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Thanks Mark, If I just sit it on the arbor it appears it will start getting tight about 4 or 5 mm above where it needs to sit. I'm wondering if I should just drive it on without the loctite first.
 

Uhralt

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Thanks Mark, If I just sit it on the arbor it appears it will start getting tight about 4 or 5 mm above where it needs to sit. I'm wondering if I should just drive it on without the loctite first.
That would work too but next time it will be as difficult to remove as it was this time.

Uhralt
 

Dave T

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That would work too but next time it will be as difficult to remove as it was this time.

Uhralt
Now I'm confused. Are you saying it would not be as tight if I use loctite?
 

Uhralt

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Now I'm confused. Are you saying it would not be as tight if I use loctite?
My statement was assuming that you wouldn't drive it on that hard when you use the Loctite. A little finger pressure would suffice. Then it would easier come off with a little heat. When you drive it on all the way, there is no need for the Loctite.

Uhralt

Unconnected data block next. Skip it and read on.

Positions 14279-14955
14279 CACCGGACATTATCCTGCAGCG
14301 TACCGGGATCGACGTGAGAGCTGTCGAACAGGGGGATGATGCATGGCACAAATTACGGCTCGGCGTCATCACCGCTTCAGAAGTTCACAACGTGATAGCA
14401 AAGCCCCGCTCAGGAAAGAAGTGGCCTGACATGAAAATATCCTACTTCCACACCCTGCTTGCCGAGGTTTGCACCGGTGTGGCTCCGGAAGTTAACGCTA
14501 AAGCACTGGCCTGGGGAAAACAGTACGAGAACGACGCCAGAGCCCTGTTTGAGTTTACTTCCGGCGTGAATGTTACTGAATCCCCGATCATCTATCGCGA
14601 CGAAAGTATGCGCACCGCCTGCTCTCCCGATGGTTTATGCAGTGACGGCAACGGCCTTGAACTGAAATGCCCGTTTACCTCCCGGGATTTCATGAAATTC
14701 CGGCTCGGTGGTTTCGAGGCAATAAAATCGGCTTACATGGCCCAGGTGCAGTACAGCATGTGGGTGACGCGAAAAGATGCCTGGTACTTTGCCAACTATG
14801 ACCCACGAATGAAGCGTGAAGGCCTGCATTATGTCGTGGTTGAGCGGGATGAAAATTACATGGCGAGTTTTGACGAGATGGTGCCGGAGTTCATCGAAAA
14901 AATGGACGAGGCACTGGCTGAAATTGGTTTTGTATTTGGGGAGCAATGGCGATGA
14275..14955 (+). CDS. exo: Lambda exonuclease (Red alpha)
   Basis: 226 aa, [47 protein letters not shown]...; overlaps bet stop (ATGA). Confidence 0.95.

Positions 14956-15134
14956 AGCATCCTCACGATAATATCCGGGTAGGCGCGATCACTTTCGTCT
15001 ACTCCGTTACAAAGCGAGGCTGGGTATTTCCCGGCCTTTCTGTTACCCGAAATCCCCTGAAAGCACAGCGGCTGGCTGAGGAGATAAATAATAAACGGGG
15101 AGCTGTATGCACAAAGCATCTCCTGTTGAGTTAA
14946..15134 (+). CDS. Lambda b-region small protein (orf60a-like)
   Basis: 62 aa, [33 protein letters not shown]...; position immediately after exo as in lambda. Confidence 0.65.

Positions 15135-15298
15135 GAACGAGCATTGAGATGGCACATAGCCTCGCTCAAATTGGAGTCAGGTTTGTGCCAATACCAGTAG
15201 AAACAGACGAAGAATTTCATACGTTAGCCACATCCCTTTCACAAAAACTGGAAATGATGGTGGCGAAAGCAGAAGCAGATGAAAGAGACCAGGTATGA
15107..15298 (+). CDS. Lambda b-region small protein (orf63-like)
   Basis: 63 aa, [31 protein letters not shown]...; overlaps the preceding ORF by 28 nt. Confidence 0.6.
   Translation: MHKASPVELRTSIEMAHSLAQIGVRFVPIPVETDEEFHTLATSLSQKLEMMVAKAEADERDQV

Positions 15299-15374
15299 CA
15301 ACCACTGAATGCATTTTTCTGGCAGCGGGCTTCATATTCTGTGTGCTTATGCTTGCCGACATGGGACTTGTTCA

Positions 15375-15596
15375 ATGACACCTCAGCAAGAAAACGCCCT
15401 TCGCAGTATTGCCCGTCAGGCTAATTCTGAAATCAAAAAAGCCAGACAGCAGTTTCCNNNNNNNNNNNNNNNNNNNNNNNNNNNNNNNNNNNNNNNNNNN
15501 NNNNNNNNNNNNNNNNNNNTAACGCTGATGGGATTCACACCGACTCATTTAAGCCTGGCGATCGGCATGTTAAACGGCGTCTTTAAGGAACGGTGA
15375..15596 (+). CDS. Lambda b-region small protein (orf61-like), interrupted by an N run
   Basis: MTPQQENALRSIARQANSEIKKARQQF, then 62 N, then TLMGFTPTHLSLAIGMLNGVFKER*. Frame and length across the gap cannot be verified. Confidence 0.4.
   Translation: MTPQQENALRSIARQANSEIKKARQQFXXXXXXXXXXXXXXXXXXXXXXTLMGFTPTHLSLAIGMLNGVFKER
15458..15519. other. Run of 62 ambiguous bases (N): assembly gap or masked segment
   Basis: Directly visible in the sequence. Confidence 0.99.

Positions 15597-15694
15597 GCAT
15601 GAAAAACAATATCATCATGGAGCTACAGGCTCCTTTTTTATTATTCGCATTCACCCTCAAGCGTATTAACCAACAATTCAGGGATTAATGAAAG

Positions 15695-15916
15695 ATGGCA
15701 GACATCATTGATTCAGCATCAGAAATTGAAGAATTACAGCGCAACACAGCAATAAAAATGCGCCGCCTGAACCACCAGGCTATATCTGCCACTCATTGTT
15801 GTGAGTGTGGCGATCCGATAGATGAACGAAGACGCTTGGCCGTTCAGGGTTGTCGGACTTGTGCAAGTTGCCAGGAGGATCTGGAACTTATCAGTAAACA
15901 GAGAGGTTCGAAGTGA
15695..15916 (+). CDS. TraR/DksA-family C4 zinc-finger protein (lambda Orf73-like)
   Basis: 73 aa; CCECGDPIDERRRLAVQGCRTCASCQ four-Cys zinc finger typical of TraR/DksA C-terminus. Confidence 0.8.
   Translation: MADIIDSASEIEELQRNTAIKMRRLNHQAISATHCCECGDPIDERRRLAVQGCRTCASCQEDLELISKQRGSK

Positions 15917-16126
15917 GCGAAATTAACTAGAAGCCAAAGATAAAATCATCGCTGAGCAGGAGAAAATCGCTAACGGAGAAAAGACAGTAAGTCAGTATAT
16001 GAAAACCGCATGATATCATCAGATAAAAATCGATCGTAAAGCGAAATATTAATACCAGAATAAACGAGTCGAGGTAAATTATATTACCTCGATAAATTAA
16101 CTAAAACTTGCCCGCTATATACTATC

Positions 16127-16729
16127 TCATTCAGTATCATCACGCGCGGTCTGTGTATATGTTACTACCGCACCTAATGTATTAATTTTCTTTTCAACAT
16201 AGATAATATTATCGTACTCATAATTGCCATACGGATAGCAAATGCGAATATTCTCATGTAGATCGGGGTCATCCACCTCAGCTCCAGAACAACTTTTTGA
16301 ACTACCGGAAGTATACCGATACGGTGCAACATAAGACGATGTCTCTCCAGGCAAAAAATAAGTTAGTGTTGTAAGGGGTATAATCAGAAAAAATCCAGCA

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Dave T

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Well, I managed to knock the bottom bushing nearly clear out. But not all the way, I managed to reset it.
And the cam is back on but not as far as it was originally, but definitely tight and the corresponding gear runs smoothly against it.
Now we'll see how it goes. This clock is one Bear!
Nothing replaces experience, and I'm sure getting that on this one!
 

TEACLOCKS

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I see how you've clamped the brass sleeve tight on the arbor. But not sure what the next step is.
Support on the backside of the plate, then hammer the brass sleeve down, The arbor will go through the star.
A little at a time. Keep the sleeve close to the star, then reposition all the way through.
 
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Dave T

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Is it preferred to put the arbor between both plates before re seating the star cam, or just the front plate only?
I used both plates.